Monash University

Restricted Access

Reason: Access restricted by the author. A copy can be requested for private research and study by contacting your institution's library service. This copy cannot be republished

An examination of the role of the mental health nurse in acute inpatient settings in Australia and the Kingdom of Saudi Arabia: perceptions versus reality

posted on 2020-05-18, 05:33 authored by Alasmee, Nofaa Ali
Although the aim of care for consumers is to be treated within the community, some will require care in an acute inpatient facility from time to time. The emphasis of acute inpatient units has evolved to providing assessment and short intense management to consumers as a care continuum approach, especially for those who cannot receive adequate treatment in community settings. Thus, the direction of acute inpatient units is toward reduction of symptoms within a short time. Nevertheless the specific roles of mental health nurses in acute inpatient units continue to be debated. The aim of this study was to gain a unique insight into the role of mental health nurses in acute inpatient settings and the range of models of care utilised in these units in Australia and the Kingdom of Saudi Arabia. This mixed method study used non-participant observation, interviews, focus groups, and job satisfaction surveys to describe the current role and models of care and measure nurses’ level of satisfaction. Findings indicate that mental health nurses from both countries believe that their role is focused on the recovery model and that they provide holistic nursing that involves consumers’ mental, physical and psychosocial needs. However, findings also indicate that nurses tended to focus on consumers’ physical and safety needs more than mental health needs. Moreover, the medical model of care is the dominant model in both Australia and KSA. Australian nurses are more educated and have greater resources at their disposal but they do not utilise them to their advantage. Yet the findings did not reflect a significant dissatisfaction indicating that mental health nurses are satisfied with current work practice. In conclusion, the findings show a clear disparity between nurses’ perceptions and their actual practice in acute inpatient units. This leads to role ambiguity and confusion. Despite quite different health service systems and cultures, nurses in acute inpatient units in both KSA and Australia resort to ‘safe’ practices and this limits their scope and role.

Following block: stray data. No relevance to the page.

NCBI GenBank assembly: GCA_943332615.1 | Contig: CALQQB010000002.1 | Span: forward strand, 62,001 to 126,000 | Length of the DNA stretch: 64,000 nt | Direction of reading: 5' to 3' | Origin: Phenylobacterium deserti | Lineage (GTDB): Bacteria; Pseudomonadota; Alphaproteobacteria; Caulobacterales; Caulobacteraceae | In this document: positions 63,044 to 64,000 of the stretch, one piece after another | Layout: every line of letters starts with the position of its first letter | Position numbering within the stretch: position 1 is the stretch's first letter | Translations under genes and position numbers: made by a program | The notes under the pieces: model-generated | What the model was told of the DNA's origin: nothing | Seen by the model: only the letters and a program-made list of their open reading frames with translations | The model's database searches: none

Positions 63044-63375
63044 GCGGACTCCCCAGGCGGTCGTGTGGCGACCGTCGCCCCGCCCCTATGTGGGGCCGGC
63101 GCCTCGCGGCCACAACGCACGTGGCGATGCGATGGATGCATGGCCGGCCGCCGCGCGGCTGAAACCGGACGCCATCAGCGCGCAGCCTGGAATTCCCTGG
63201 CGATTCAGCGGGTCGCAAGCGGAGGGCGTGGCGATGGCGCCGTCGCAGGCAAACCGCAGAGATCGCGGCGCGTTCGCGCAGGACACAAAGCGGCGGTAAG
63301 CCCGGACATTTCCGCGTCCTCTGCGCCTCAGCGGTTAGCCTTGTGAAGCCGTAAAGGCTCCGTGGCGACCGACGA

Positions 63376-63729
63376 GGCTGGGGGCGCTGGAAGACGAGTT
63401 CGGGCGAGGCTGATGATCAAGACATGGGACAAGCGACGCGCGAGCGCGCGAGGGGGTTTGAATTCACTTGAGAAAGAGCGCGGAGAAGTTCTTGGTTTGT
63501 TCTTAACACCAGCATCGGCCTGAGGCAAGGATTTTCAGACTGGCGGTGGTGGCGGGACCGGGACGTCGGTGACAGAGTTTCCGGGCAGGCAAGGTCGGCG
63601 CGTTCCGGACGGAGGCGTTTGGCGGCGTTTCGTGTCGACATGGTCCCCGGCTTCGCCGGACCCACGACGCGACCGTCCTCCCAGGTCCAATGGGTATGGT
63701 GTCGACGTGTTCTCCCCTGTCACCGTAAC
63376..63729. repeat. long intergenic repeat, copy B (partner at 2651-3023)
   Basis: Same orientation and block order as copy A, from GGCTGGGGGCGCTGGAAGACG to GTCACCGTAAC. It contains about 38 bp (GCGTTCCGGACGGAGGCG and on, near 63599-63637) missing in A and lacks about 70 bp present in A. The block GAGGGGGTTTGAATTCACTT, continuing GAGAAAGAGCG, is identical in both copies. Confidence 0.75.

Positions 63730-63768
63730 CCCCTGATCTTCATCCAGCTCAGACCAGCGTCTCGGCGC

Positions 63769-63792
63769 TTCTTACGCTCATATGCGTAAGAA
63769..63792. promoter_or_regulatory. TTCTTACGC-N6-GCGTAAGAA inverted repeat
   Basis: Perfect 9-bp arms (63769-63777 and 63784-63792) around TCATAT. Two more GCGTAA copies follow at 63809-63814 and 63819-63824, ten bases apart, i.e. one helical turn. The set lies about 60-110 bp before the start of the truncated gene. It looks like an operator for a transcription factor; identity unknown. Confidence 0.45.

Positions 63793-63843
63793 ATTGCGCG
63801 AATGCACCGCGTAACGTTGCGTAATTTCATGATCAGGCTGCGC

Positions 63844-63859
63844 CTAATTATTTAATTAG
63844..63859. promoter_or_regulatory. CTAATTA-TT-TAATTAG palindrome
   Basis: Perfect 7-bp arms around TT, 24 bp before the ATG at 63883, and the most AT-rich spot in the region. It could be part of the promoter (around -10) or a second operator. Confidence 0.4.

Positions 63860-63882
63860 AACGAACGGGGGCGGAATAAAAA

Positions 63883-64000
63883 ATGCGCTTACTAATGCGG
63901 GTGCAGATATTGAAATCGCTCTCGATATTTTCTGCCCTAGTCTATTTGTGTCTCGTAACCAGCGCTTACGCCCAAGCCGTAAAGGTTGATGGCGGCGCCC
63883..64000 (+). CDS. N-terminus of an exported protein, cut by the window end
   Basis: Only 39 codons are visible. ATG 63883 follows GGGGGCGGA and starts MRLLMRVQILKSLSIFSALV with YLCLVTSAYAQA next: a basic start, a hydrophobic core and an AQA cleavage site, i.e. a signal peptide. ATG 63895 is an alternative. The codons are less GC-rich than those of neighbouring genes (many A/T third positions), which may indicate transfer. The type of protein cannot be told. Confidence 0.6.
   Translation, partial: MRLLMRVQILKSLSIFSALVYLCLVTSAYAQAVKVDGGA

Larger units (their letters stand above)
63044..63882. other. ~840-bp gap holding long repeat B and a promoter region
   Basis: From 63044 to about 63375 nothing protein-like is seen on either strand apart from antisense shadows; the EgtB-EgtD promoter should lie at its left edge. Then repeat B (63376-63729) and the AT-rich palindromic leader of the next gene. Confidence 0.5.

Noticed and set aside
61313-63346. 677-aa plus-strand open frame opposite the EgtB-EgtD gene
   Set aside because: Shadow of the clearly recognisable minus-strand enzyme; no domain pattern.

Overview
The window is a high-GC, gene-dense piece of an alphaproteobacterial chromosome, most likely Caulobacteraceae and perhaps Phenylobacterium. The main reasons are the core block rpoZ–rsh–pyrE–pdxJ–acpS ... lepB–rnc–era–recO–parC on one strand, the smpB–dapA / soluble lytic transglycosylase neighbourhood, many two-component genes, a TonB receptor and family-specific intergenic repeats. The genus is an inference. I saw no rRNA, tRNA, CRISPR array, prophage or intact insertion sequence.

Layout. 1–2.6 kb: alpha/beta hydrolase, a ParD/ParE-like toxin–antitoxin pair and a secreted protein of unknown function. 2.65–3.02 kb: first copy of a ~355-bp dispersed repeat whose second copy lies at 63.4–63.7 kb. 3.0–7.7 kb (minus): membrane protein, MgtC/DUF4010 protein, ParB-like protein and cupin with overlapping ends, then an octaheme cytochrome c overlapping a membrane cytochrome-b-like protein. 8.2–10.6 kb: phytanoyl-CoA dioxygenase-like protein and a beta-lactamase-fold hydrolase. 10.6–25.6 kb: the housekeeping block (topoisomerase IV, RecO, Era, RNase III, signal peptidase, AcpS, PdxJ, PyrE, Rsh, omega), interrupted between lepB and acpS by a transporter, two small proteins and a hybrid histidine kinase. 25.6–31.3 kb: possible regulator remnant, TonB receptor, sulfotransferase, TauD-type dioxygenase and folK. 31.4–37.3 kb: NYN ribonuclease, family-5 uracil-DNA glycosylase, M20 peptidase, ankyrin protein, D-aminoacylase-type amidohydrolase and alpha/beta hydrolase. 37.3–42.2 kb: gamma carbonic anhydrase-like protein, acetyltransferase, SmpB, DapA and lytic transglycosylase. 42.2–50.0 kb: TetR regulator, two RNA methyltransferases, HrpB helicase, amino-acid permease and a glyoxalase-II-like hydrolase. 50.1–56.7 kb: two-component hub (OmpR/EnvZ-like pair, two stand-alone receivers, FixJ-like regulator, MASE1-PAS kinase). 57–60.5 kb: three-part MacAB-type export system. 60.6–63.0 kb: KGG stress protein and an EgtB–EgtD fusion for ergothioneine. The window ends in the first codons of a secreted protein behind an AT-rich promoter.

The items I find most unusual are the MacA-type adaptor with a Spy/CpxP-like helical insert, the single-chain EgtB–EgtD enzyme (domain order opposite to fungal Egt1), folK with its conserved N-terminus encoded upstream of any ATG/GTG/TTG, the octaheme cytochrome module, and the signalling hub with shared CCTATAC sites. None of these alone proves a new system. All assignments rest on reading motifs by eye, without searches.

Principal supervisor

Wendy Cross

Additional supervisor 1

Kay McCauley

Year of Award


Department, School or Centre

School of Nursing and Midwifery

Campus location



Doctor of Philosophy

Degree Type



Faculty of Medicine Nursing and Health Sciences